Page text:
The use of technology to enable better health care is the wave of the future globally, and IDI is intent on ensuring that Africa is involved in this wave. Technology is used very little in health care in Africa, which means that even small interventions can lead to great benefits. Technology can facilitate better care to individuals through increasing the knowledge with which health workers make medical decisions, and providing patients with information that can help inform their own decision-making; and can help facilitate the collation of information on cohorts of individuals experiencing similar health-related complications. IDI aims to be at the forefront of this movement.
IDI uses technology to provide better quality health care for its patients, and also develops approaches and models that can be replicated in other resource limited settings. In addition, efforts are increasingly being made to create exportable products that facilitate the IDI mission, and that might be used by others for similar work. In the future these are likely to include e-learning platforms that enable creative methods of teaching and learning; and regional data management services, that enable data to be processed within the region, rather than being sent back to the US or Europe for processing (thus reducing the cost of doing research in the region, and increasing capacity within the region for engaging in all parts of the research process).
Integrated Clinic Enterprise Application (ICEA), to support clinicians in providing better care based on more accurate, ready-to-use data: This year ICEA was launched in support of IDI clinic and research activities. This system, although easy to use, contains a number of features that help to automate the care process, and provide accurate and up-to-date information to clinicians and researchers working in the IDI clinic.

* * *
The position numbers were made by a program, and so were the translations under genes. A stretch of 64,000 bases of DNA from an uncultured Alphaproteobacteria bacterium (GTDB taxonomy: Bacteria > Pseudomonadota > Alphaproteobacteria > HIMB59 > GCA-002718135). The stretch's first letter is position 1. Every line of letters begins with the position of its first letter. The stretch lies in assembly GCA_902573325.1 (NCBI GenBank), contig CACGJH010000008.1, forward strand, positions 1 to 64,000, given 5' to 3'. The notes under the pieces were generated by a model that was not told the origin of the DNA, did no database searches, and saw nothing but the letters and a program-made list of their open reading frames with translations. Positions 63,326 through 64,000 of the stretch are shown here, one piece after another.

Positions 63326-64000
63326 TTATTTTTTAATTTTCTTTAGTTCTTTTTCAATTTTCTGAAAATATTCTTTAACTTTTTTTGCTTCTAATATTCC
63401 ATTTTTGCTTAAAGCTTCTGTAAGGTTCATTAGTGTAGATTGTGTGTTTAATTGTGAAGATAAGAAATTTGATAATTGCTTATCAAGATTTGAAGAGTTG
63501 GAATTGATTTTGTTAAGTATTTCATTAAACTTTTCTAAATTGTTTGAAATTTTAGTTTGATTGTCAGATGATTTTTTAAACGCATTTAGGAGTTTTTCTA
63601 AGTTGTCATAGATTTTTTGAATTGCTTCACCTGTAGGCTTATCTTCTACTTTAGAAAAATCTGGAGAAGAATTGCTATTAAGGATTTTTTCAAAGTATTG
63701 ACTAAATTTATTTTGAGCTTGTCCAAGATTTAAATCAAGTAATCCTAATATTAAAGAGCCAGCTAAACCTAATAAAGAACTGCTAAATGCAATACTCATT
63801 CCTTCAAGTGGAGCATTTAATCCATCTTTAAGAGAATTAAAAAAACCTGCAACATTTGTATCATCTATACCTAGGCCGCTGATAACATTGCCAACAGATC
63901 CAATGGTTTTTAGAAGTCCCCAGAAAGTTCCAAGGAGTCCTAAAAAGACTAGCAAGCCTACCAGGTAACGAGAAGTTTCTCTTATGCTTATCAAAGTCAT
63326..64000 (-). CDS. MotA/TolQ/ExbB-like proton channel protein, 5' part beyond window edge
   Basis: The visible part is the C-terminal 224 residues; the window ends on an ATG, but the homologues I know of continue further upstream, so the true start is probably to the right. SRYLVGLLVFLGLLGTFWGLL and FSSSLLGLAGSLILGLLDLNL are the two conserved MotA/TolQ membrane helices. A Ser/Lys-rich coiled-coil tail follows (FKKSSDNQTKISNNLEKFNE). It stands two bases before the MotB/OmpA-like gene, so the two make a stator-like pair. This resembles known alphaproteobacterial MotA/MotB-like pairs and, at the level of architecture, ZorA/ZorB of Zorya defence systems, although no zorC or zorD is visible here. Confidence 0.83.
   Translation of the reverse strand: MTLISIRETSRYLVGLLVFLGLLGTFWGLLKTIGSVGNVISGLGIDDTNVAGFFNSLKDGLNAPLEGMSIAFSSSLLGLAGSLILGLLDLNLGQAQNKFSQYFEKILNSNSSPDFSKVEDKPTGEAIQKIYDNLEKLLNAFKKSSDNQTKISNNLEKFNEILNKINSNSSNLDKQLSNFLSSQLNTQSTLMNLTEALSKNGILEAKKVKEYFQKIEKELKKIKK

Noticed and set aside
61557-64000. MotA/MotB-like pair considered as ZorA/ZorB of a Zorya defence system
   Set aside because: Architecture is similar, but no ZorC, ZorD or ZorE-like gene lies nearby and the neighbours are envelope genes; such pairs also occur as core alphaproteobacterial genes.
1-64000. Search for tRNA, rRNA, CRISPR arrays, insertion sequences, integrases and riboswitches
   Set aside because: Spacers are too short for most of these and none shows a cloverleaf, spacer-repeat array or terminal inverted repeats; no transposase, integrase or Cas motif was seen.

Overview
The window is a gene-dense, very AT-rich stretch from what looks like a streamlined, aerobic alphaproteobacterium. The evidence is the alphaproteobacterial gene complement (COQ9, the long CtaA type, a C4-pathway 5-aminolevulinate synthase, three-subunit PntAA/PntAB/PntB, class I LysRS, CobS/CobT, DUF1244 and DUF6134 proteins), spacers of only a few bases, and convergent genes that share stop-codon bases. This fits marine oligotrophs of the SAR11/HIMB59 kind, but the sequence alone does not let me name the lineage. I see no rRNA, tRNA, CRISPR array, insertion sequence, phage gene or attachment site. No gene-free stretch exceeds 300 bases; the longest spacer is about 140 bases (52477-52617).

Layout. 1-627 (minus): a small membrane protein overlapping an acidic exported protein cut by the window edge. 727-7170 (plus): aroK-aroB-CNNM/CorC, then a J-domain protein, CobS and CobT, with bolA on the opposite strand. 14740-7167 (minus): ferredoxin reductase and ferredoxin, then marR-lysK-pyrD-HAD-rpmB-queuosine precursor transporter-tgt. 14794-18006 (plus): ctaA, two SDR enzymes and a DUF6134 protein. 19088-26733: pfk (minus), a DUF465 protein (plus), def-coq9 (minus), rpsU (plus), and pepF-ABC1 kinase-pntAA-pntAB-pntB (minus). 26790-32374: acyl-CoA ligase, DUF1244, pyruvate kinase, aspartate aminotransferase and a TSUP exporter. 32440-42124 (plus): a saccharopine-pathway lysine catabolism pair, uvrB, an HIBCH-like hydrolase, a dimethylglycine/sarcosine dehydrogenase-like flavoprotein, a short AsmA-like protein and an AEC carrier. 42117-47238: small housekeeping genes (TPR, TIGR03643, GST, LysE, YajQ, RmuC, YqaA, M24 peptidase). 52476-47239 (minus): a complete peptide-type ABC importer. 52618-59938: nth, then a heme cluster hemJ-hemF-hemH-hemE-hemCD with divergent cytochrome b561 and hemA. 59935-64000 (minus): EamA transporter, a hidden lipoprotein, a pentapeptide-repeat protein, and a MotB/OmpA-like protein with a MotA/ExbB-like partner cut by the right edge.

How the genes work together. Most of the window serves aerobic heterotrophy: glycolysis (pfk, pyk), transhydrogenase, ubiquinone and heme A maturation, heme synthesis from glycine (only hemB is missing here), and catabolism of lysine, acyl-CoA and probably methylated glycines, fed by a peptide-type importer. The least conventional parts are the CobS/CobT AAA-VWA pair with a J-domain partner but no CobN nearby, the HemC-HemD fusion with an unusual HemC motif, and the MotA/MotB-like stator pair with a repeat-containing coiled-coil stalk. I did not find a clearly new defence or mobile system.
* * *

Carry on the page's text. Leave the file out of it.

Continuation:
Patient Registry: allows for management of all information related to patients including the services for which they visit the clinic and the research studies in which they are involved. It also allows for capture of patient demographics and visit registration.
Patient Management: allows for an overview of a patient’s complete medical record. It also allows for capture of vital signs, computerized provider entry of prescriptions and ordering of lab tests.
Data Management: allows for the data capture of all forms used in the clinic at IDI; additions or modifications of forms, to serve individual research projects, are also possible. This application provides extensive data quality checks and allows for double data entry where required. It also provides data in a form that is suitable for research.
Clinic Management: allows for monitoring and evaluating work flow in the clinic, monitoring the flow of patients through the clinic (currently on a request basis but will eventually be included as part of the management dashboard—covered in the “Challenges and Opportunities” section), and monitoring indicators related to some prevention activities. It also provides for management reporting.
Planned improvements over the next year include increasing the fields that medical providers can enter directly into the system. In addition, counselors will be able to enter data from the counseling form directly into ICEA. This is important for several reasons. First, all IDI clinic visits begin with a meeting with a counselor. If a doctor or a nurse has access to counseling data, this will ensure that s/he has relevant non-medical information on a patient’s situation, which may help rule out medical reasons for certain conditions. For example, if a patient appears to be responding negatively to his/her drugs, a doctor might assume that the regimen is inappropriate for that person. However if the doctor knows that the patient drinks alcohol in excess, this might lead him/her to ask more questions about why the drugs are not working. The second reason why counseling data is useful is that it will enable research that includes counseling data, which has not been possible up to now.